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The handwriting on the note looked strangely familiar. The words were written in neat cursive, each letter slanted slightly to the right. Her "i's" and "j's" were dotted with petite open circles. Alex thought he could smell the faint scent of lavender, or maybe it could be a hint of cherry blossom. The smell brought back distinct memories; happy memories. Memories that he welcomed into his mind, yet hasn’t dared touch since Lucy disappeared.
He'd known her since forever, but only recently had they gotten together. They’d spent every waking moment with each other; requested all the same classes at school, joined the same clubs, and simply valued each others company. Lucy was tall, blonde, and brilliant, yet was scorned for her appearance and judged based on stereotypes. She wasn't dumb or shallow, and she absolutely despised the ethics of cheerleaders. Even considering all of this, there was something about her that made her different. Sometimes she seemed out-casted, yet Alex fell for her amid the horrible gossip of those around him.
He walked up to her one day while she was researching the effects of deforestation in the library (some dumb blonde, huh?), and began to stutter and babble while attempting to complete even the simplest sentence. She found it amusing though, and casually agreed to meet him for lunch the following day. All he could remember from that day, and many more after, was that he couldn't stop smiling at her.
It was his mom who snapped him out of his daydream with her acute, demanding tone. She always knew just how to wipe his smile off his face.
“Did you find out who the package was from?” she questioned.
“Uh… oh, no. It didn’t say, and I only skimmed the note. So, yeah, no. I don’t know who it’s from. It could be anybody,” He stammered. His mother hadn’t known anything about him and Lucy. She never would have approved, and if she found out this tiny package, marked with tens of stamps from who knows where, was from her, there would be hell to pay. Considering the fact that Lucy had been missing for nearly three weeks now, he didn’t exactly know what she could do, besides take the package away from him.
“Well, I’m sure the post office will have some record of it.” She answered in a monotone voice. She stalked off without waiting for Alex’s reply.
After she had left, Alex placed the box on his lap, and looked at it curiously. For a moment he contemplated leaving the box unopened and dumping it at the nearest trashcan. He couldn’t be sure that it was from Lucy. Why would she be sending him something that could jeopardize her whereabouts, after everything he did to her? He couldn’t be sure it was from her, but he had a pretty good feeling it was. After a couple of seconds he finally started to gently unwrap the box, not wanting to harm anything inside. The box wasn’t very big, only about the size of a cell phone. Underneath the wrapping was a small container, a jewelry box by the looks of it. Alex flipped the top open and a golden locket, shimmering gaily in the early morning sunlight, spilled out onto the palm of his hand. It was the locket he’d given her for her birthday, a mere two months ago. Her initials were carefully engraved on the front of it, and inside he had carefully glued a picture of Lucy and himself when they were at park one day; he climbed up into a tree to rescue a little boy’s Frisbee that he’d thrown up there, and before Alex could climb down, Lucy joined him on one of the branches, brushed up next to him, and snapped the picture. It was her favorite.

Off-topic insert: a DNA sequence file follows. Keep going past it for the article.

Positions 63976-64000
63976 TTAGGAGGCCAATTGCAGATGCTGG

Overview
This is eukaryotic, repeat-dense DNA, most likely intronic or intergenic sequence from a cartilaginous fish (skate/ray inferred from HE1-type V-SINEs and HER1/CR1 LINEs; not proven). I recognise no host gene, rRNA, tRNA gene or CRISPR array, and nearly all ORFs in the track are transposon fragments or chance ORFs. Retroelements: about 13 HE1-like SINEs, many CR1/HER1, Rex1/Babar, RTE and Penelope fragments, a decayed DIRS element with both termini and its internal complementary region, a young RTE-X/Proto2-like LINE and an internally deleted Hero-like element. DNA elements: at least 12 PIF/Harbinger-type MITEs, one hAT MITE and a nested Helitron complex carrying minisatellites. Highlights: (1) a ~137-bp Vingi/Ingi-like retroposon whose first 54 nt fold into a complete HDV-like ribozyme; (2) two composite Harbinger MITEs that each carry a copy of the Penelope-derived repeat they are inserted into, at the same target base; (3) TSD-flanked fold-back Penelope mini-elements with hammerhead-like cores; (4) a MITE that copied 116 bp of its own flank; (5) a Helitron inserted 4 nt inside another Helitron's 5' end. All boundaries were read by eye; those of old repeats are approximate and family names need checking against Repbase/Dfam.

He pushed the thought out of his head. This was just a sign that she wanted no part of him in her life; that she’d moved on and he needed to accept what he’s done and move on as well. As Alex picked up the box to drop the locket back inside, a thicker slip of paper fell out, scented with the same perfume, dotted with the same circles. The letter read:
“Dear Alex. I wouldn’t be surprised if you’ve forgotten about me, or have been glad to have gotten rid of me. I want you to know I’m sorry about what happened. I’m sorry for your poor decision. I suppose we went our separate ways that day, or at least you did. Maybe you don’t know how much you hurt me, or that I wasn’t just some girl who you got to toy with then throw away when you were done. Have you even noticed that I’ve been gone? It doesn’t matter; I didn’t go out of my way to write this only to ridicule you. I want you to know that I forgive you. Being out here, alone, made me realize how childish we both were. We had no idea what went on outside our world together. We had no idea what was waiting for us. I no longer obsess over you; I’ve matured and have found a new life. Goodbye. – Lucy
Alex reread the letter over and over again. His face stuck in a perplexed expression, his mind numb of everything. The only thoughts that would drift into his head were Lucy’s. We had no idea what went on outside our world together. We had no idea what was waiting for us. I no longer obsess over you; I’ve matured and have found a new life. Goodbye. She was so wrong. He hadn’t stopped thinking about since her disappearance, and he didn’t think she was just some girl. She was his best friend, and now she was gone from his life.
“I didn’t mean to hurt her!” Alex shrieked. He chucked the empty jewelry box across the room and just stood there, listening to his own, raspy, breathing. She thought he never cared about her, she didn’t know how much he truly loved her, and now she never would.